Period tracking app Flo releases anonymous mode and more digital health briefs


Period tracking app Flo released its previously announced anonymous mode, which the company said will allow users to access the app without associating their name, email address and technical identifiers with their health data. 

Flo partnered with security firm Cloudflare to build the new feature and released a white paper detailing its technical specifications. Anonymous mode has been localized into 20 languages, and it’s currently available for iOS users. Flo said Android support will be added in October. 

“Women’s health information shouldn’t be a liability,” Cath Everett, VP of product and content at Flo, said in a statement. “Every day, our users turn to Flo to gain personal insights about their bodies. Now, more than ever, women deserve to access, track and gain insight into their personal health information without fearing government prosecution. We hope this milestone will set an example for the industry and inspire companies to raise the bar when it comes to privacy and security principles.”

Flo first announced plans to add an anonymous mode shortly after the Supreme Court’s Dobbs decision that overturned Roe v. Wade. Privacy experts raised concerns that the data contained in women’s health apps could be used to build a case against users in states where abortion is now illegal. Others have argued different types of data are more likely to point to illegal abortions.

Still, reports and studies have noted many popular period tracking apps have poor privacy and data sharing standards. The U.K.-based Organisation for the Review of Care and Health Apps found most popular apps share data with third parties, and many embed user consent information within the terms and conditions.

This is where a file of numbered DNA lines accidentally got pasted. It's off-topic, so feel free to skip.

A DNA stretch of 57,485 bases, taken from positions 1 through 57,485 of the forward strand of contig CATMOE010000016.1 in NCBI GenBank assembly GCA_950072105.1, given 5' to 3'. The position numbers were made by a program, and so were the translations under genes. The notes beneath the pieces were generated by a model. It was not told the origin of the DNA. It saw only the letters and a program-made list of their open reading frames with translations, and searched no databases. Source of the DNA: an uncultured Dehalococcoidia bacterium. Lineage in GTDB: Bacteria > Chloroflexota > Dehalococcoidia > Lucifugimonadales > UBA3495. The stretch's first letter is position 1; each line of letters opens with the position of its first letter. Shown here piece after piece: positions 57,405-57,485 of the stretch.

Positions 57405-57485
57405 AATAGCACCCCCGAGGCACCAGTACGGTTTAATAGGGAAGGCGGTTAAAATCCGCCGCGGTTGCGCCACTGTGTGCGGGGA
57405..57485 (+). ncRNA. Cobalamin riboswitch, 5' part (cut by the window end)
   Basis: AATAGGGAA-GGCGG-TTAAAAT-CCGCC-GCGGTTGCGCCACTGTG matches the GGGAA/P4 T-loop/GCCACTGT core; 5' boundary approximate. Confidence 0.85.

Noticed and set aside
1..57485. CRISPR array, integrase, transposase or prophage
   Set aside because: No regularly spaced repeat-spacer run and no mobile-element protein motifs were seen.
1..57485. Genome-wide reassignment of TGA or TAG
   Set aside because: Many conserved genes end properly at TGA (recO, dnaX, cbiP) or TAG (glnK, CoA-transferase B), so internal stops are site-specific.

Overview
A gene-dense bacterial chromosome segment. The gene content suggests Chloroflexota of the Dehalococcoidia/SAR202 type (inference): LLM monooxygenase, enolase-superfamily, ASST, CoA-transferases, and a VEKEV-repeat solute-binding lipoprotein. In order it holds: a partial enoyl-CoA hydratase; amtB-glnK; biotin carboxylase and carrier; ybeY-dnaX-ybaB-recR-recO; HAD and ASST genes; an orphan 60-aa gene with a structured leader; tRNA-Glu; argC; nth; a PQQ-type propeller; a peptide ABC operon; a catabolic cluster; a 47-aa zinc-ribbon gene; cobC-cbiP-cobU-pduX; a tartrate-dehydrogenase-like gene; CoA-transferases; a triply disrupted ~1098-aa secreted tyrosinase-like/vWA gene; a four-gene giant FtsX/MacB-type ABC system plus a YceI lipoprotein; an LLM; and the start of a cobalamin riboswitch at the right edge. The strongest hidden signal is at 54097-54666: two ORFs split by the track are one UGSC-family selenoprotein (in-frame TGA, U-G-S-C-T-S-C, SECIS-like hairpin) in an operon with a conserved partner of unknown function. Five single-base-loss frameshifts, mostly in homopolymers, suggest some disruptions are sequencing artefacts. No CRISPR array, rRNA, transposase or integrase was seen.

Brentwood, Tennessee-based LifePoint Health announced a partnership with Google Cloud to use its Healthcare Data Engine to aggregate and analyze patient information.

Google Cloud’s HDE pulls and organizes data from medical records, clinical trials and research data. The health system said using the tool will give providers a more holistic view of patients’ health data, along with offering analytics and artificial intelligence capabilities. LifePoint will also use HDE to build new digital health programs and care models as well as integrate third-party tools. 

“LifePoint Health is fundamentally changing how healthcare is delivered at the community level,” Thomas Kurian, CEO of Google Cloud, said in a statement. “Bringing data together from hundreds of sources, and applying AI and machine learning to it will unlock the power of data to make real-time decisions — whether it is around resource utilization, identifying high-risk patients, reducing physician burnout, or other critical needs.”

The National Institutes of Health announced this week it will invest $130 million over four years, as long as the funds are available, to expand the use of artificial intelligence in biomedical and behavioral research.

The NIH Common Fund’s Bridge to Artificial Intelligence (Bridge2AI) program aims to build “flagship” datasets that are ethically sourced and trustworthy as well as determine best practices for the emerging technology. It will also produce data types that researchers can use in their work, like voice and other markers that could signal potential health problems.

Although AI use has been expanding in the life science and healthcare spaces, the NIH said its adoption has been slowed because biomedical and behavioral datasets are often incomplete and don’t contain information about data type or collection conditions. The agency notes this can lead to bias, which experts say can compound existing health inequities

“Generating high-quality ethically sourced datasets is crucial for enabling the use of next-generation AI technologies that transform how we do research,” Dr. Lawrence A. Tabak, who is currently performing the duties of the director of NIH, said in a statement. “The solutions to long-standing challenges in human health are at our fingertips, and now is the time to connect researchers and AI technologies to tackle our most difficult research questions and ultimately help improve human health.”

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